Dazzling Jupiter only days from opposition

February 2, 2015 | By | Add a Comment
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(Posted 2 February 2015) Even the most casual sky watcher will have noticed a dazzlingly bright star above the North East horizon at the end of evening twilight. That star is in fact the planet Jupiter and it is only days from reaching opposition on Saturday 7 March 2015.

Venus, Mars and Uranus finder chart. Chart prepared for 7:45 pm AEST / 8:45 pm AEDT on Sunday 15 February 2015 for the Gold Coast, Queensland (but will be also useful for elsewhere in Eastern Australia). Chart prepared using the highly recommended Sky Safari Pro tablet app. Used with permission.

Moon, Jupiter and Regulus (the brightest star in the ancient Greek constellation Leo  The Lion) finder chart. Chart prepared for 8 pm AEST / 9 pm AEDT on Wednesday 4 February 2015 for the Gold Coast, Queensland (but will be also useful for elsewhere in Eastern Australia). Chart prepared using the highly recommended Sky Safari Pro tablet app. Used with permission.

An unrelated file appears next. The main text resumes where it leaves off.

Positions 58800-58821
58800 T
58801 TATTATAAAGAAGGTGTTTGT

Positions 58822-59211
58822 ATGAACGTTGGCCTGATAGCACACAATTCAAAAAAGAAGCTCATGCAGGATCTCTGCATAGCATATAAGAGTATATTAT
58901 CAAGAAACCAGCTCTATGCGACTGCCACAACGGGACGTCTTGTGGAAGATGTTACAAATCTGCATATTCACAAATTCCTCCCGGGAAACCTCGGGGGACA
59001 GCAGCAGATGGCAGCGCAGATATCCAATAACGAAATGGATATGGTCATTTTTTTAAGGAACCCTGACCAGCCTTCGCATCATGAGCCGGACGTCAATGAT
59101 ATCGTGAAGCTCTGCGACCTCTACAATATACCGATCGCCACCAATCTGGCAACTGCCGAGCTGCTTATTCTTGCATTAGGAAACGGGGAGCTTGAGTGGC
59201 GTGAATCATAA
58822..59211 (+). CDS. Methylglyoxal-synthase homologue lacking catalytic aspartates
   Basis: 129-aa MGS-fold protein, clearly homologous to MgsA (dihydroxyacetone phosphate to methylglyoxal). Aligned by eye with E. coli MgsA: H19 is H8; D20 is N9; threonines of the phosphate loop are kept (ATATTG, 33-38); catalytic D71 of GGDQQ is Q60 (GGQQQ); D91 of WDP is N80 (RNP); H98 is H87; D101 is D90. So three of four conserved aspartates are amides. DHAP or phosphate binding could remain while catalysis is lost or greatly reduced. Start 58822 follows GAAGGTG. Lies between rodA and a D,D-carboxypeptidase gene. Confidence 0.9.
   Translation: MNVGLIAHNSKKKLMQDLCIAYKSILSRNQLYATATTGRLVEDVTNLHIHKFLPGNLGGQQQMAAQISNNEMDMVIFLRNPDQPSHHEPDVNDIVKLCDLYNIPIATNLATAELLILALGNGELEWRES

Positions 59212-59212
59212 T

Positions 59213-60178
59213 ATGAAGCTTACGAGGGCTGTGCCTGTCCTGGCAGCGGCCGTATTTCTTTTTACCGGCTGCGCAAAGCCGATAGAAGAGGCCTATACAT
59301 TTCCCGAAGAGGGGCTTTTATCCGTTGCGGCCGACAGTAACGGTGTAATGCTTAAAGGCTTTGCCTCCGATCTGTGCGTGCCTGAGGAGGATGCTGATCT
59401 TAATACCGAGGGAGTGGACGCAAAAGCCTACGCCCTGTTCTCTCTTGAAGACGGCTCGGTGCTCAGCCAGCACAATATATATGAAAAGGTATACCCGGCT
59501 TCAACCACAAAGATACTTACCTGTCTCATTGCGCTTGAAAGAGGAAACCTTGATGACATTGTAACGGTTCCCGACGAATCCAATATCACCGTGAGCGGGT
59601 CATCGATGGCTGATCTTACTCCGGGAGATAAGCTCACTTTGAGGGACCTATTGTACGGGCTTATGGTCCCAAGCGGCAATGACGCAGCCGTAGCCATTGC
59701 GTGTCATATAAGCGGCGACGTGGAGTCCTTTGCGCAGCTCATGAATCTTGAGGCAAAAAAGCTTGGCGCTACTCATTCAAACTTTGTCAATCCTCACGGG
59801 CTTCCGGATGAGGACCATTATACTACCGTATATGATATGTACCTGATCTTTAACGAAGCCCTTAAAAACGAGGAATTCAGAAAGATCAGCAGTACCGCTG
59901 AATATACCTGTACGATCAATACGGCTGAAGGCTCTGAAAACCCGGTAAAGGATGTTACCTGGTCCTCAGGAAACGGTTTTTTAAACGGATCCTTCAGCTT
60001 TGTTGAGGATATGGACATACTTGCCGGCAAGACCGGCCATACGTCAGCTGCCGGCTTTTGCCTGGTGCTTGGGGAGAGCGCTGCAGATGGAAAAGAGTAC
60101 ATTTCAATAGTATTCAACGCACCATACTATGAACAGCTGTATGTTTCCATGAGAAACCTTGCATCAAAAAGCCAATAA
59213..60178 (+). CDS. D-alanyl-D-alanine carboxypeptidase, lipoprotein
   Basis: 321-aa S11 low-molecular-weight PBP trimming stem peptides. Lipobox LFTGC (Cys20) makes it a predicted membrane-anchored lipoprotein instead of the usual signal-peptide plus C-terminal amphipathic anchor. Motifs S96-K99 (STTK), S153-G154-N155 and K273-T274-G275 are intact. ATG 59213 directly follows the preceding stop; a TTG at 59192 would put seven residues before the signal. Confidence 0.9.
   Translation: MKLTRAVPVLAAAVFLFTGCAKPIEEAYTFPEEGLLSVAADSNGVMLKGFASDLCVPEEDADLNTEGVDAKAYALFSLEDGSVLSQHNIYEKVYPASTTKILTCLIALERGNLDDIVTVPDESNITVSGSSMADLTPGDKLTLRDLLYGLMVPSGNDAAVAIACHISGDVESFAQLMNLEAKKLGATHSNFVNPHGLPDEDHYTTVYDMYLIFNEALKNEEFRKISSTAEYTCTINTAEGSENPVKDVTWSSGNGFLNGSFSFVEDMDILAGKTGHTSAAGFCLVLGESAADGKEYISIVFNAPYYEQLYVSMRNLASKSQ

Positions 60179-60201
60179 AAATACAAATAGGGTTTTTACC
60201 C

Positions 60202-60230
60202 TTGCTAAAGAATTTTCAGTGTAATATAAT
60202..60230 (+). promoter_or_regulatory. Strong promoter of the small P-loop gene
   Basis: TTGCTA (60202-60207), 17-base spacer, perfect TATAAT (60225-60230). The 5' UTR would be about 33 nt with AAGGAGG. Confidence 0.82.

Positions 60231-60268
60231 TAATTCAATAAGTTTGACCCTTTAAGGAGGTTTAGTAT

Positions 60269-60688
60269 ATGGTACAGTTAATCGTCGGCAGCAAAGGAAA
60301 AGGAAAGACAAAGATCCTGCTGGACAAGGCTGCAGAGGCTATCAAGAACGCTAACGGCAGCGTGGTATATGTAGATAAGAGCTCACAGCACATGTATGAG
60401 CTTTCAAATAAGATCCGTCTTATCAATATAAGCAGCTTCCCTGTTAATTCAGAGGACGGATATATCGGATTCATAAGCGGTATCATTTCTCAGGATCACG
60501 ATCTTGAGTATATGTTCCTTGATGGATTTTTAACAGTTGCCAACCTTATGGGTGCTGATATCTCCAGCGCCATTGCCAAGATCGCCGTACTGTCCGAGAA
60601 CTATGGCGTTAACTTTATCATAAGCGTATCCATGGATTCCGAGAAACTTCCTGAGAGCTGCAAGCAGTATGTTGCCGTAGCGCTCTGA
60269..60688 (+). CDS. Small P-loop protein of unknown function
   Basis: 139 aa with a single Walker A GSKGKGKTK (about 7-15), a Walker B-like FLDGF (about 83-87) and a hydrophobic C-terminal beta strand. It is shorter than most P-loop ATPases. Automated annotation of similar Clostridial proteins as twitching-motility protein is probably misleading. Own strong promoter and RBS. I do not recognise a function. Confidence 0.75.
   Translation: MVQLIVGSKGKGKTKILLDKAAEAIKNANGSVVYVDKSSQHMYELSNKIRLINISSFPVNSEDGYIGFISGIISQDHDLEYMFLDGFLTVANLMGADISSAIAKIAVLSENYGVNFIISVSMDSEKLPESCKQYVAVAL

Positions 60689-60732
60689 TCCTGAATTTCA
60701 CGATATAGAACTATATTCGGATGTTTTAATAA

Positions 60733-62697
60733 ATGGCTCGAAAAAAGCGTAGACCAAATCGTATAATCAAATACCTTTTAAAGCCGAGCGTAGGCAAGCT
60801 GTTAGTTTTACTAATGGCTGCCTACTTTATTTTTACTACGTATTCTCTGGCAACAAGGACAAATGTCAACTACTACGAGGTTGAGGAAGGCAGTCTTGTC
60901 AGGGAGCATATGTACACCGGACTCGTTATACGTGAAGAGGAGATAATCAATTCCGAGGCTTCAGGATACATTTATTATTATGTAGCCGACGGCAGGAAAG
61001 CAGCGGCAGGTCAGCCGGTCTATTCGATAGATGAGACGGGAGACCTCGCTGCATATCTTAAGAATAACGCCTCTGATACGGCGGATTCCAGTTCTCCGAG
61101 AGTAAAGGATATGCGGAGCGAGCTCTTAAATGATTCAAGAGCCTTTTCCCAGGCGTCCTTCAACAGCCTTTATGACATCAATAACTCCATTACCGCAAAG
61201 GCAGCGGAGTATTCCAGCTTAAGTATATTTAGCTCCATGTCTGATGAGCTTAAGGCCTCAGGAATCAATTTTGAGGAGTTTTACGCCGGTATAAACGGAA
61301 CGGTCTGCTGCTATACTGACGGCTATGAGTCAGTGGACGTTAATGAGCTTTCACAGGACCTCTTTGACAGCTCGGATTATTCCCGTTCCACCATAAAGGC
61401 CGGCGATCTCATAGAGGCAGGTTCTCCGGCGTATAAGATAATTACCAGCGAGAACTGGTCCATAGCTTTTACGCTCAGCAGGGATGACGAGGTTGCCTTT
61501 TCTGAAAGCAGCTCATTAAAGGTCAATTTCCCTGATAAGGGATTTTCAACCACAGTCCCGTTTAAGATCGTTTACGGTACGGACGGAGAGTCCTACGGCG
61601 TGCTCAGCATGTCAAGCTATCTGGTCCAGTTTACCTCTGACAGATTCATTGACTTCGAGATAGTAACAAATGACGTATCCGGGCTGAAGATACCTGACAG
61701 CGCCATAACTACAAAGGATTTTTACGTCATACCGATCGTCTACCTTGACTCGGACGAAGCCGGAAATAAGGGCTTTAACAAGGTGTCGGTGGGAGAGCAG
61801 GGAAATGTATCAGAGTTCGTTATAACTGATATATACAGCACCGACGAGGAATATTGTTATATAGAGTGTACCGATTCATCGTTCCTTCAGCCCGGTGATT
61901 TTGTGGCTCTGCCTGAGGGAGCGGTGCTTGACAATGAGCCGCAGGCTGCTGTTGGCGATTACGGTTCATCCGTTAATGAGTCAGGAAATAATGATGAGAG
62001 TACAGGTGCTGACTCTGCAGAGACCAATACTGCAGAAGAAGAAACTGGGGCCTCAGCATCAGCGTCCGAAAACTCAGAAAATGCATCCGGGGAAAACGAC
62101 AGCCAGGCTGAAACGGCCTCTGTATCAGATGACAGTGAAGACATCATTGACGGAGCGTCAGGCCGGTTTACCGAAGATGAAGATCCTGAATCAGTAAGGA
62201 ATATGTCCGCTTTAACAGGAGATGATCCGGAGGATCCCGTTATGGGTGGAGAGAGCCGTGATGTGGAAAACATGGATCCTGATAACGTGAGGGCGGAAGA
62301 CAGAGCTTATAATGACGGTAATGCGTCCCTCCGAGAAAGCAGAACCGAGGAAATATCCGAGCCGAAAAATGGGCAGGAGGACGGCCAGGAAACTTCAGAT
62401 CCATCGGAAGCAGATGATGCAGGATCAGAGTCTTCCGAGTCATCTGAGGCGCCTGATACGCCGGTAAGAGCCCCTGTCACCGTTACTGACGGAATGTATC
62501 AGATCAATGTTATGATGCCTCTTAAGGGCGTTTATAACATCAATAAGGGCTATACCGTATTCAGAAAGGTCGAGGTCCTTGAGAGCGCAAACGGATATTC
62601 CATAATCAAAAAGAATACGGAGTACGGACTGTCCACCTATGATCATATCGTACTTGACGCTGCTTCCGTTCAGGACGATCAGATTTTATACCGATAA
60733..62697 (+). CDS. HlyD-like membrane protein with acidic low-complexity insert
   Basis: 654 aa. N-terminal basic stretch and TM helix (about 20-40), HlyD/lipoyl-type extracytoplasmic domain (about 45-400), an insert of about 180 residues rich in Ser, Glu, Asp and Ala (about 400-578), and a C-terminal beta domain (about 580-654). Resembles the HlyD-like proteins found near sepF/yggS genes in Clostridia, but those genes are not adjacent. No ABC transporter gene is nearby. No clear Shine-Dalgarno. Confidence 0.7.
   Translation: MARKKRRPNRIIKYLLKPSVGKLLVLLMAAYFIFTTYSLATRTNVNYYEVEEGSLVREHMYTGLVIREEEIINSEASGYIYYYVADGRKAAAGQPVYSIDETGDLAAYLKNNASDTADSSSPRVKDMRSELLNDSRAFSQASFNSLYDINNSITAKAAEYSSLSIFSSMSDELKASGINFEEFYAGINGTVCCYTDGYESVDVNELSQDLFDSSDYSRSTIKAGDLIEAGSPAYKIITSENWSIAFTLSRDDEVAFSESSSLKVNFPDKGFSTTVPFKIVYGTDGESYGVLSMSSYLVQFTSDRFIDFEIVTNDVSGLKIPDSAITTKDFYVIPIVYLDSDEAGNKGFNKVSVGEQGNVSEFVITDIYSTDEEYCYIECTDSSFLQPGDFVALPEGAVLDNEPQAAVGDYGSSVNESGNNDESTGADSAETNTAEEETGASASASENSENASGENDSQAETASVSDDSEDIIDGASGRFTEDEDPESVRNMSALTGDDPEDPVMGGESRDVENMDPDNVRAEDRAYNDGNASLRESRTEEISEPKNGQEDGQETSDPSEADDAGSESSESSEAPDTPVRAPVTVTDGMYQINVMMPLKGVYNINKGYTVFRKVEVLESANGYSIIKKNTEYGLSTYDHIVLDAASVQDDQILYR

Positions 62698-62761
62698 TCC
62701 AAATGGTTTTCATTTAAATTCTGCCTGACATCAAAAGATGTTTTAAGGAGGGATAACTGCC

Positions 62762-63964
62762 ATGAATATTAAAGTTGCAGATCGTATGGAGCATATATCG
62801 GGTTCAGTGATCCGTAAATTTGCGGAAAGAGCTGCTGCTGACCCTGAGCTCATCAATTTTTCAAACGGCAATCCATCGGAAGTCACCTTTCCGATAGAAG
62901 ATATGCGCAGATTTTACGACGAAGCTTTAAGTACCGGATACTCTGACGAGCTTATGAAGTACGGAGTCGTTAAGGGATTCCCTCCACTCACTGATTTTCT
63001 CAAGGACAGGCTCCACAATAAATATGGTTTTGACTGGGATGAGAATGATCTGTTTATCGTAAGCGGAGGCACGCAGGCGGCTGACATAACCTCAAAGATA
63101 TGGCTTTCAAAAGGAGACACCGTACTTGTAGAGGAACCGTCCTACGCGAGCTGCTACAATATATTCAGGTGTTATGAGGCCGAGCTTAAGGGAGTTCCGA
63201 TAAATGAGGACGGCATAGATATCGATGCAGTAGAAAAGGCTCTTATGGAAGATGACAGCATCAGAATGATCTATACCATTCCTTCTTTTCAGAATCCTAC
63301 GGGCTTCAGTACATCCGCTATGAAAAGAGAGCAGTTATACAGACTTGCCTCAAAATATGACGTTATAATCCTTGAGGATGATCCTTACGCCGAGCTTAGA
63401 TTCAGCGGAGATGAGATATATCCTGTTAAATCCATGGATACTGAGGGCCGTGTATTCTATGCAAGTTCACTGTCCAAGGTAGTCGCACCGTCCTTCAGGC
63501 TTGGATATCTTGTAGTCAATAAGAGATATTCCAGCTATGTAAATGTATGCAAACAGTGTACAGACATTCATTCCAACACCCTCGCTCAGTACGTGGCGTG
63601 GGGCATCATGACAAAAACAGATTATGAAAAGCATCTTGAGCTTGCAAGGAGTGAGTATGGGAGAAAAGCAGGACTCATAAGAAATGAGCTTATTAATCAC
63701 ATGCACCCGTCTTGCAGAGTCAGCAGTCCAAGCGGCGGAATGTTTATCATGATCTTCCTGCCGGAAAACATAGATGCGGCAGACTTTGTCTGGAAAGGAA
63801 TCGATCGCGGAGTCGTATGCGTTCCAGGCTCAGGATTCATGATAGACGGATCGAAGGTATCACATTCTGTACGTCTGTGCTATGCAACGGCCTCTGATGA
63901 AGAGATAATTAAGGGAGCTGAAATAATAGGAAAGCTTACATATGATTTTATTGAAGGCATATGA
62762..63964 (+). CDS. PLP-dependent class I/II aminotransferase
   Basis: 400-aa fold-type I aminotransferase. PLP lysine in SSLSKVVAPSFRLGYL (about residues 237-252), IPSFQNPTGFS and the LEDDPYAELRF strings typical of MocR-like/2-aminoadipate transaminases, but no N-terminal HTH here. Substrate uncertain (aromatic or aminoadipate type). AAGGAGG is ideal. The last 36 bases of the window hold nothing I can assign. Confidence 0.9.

For the uninitiated into astronomy, the term opposition sounds mysterious and some sort of occultist term. It isn’t but is instead an astronomical term. It simply means that the planet Jupiter will rise as the Sun sets and then set as the Sun rises the following morning. For Jupiter, it coincides with the planets closest approach to the Earth, and means that the next few months are prime time for Jupiter watching. In fact, Jupiter is so large (approximately 1,200 Earth’s by volume) that even a reasonable pair of binoculars will resolve Jupiter as a disc plus show four of it’s largest moons.

Even if you are not familiar with the night sky, Jupiter’s brightness means that it is very easy to find. Simply look above the North East horizon as evening twilight ends. Jupiter will be the brightest star (-2.6 magnitude) you can see. If you are still not sure, you can use the Moon as a celestial signpost this Wednesday night (4 February 2015). Jupiter will be the very bright star to the left of (and below) the Moon. Use the above finder chart to assist you.

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This website is maintained by Paul Floyd. I am an amateur astronomer (and school teacher) with 25 years experience (as at 2015) in running a range of education and public astronomy outreach activities. As of January 2015, I have been providing astronomy information via the WWW for eighteen years.